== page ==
25 April 2015

Today, in small towns and cities across Australia, in hillsides and cemeteries right around the world, and in halls and parks such as this, Australians will come together as one to commemorate a century of service.

In doing so, we honour the legacy bestowed upon us by the 420,000 Australians who volunteered for service in the First World War, the nearly 62,000 Australian lives lost in that war, including the nearly 9,000 who died in the Gallipoli Campaign, and all those who have continued their proud tradition by serving our nation in all subsequent wars, conflicts, and peacekeeping operations.

It is telling that in recounting the harrowing statistics of the 'Great War' we make no distinction of race, colour or creed.

Each nUmber stands, simply and equally, for one Australian - for they are equal in the contribution they made, equal in the sacrifice they made and equal in the esteem and gratitude we hold for them.

Each number reminds us that we are all inheritors of a simple moral code - an overriding belief in mateship and egalitarianism, which powerfully manifested itself on the shores of Gallipoli and which continues to guide our national ethos.

In marking the 100th anniversary of the most sacred battle in our nation’s history, it is fitting therefore that we tell the story of all those who refused to allow adversity to diminish their sense of duty or extinguish their drive to make Australia live up to its promise of equality for all its citizens.

When the outbreak of war came, our young nation was stained by exclusionary policies based on race - with the Commonwealth Defence Act of 1909 barring any person not “substantially of European descent” from enlisting.

And yet, in spite of this, men from an array of ethnic backgrounds and traditions chose to maintain an abiding faith in the possibilities of this nation and found a way to enlist.

In Rockhamption, for instance, in April 1915, six men came in unison to the recruiting depot to enlist in the AIF. Two of them were Belarusians, two Ukrainians, one Russian and one Ossetian. They were allocated to the newly formed 26th Battalion and sailed to Gallipoli.

On their voyage, they were integrated with Australians from all walks of life including Chinese Australian Billy Sing, Greek Australian Peter Rados, Charles Lautala, a fisherman of Finnish origin and Indigenous Australian Arthur Homer.

Each one of these men had suffered under the blight of overt and legalised racial discrimination but yet here they were, serving their nation as equals - with just as much patriotism and commitment as anyone else.

In doing so, they poignantly demonstrated that citizenship rests not on a person’s race or ethnicity but rather on a firm commitment to the social and moral values which underpin our society.

If the diversity of the Australian ranks wasn't eclectic enough, the scope of the British Empire meant that upon reaching the Turkish shores, they were joined by the 29th Indian Brigade comprising of Sikh, Gurkha and Punjabi units. The Zion Mule Corps, the first Jewish fighting force, and Newfoundlanders from North America.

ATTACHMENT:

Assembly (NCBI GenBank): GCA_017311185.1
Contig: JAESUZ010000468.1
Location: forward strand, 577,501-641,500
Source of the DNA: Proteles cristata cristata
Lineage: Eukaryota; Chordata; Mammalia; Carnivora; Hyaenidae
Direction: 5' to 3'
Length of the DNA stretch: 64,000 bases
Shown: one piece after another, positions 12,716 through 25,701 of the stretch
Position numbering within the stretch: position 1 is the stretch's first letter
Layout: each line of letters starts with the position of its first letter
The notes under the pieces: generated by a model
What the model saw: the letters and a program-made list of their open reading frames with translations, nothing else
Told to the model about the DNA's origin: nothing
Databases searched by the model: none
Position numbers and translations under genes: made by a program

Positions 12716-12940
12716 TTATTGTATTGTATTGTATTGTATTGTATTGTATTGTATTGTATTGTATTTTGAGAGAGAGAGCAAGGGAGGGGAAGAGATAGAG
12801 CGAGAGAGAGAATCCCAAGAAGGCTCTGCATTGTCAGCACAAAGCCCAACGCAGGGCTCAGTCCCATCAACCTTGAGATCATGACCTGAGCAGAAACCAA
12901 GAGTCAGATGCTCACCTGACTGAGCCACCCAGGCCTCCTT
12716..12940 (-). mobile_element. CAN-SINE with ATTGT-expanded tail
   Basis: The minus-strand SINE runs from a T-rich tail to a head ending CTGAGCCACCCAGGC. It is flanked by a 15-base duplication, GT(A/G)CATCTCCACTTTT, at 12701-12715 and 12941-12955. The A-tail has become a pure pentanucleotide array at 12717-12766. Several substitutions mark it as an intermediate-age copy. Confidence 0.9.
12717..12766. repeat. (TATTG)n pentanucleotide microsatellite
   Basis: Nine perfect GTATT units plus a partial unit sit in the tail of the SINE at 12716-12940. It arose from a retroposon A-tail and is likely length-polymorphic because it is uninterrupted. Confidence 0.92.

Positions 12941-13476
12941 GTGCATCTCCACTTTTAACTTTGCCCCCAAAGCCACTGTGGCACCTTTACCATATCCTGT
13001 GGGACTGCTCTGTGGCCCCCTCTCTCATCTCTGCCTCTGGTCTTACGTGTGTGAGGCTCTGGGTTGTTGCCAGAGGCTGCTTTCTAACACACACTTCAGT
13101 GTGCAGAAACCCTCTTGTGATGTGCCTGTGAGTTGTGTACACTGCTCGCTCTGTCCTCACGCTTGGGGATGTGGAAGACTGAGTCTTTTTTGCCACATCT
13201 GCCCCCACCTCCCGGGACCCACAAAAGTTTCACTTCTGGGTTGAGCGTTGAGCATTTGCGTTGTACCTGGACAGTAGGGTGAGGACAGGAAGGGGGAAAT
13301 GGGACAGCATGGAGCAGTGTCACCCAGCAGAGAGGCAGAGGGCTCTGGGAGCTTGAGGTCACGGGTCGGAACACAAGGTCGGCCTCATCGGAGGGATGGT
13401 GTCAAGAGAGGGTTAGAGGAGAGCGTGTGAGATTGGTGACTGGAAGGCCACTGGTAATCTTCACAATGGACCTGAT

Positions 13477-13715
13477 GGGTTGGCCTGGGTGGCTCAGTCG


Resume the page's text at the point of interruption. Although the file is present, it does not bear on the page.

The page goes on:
With the French alliance, the Australians joined ranks with men from far reaching places like Senegal, Algeria and Tunisia.

Far from being segregated, however, a great camaraderie was established between the Allied soldiers, with one story telling of the Australians eagerly accepting the offer of sharing rations with the Indian units - on account of the infinitely more palatable Indian rations of roti and daal!

And so, whilst the fates of these men at that particular moment in time may have been intertwined by a shared sense of duty, in sacrificing side by side and in forming unprejudiced bonds of mateship, they helped our Nation to understand a simple truth - if people of myriad ethnicities could serve as equals abroad, then surely they could live as equals at home. 

Indeed, whilst our shores may not have been touched by the war, our identity would nevertheless be forever altered because of the war.

In Sydney, diggers were gearing up for operations in the Western Desert by being trained to work with camels - a number of which had been donated by Abdul Wade, an Afghani Muslim who had enjoyed great entrepreneurial success in the 1880s during the development of Central Australia and who was eager to offer his animals for the war effort.

Moreover, in a poem he wrote to the troops in 1915, Banjo Paterson captured the spirit of Gallipoli, noting “through what you boys have done… our old world diff'rences are dead… we're all Australians now”.

This is the spirit we reaffirm today, rooted in the values and valour of the first ANZACs and renewed by every generation.

Lest We Forget.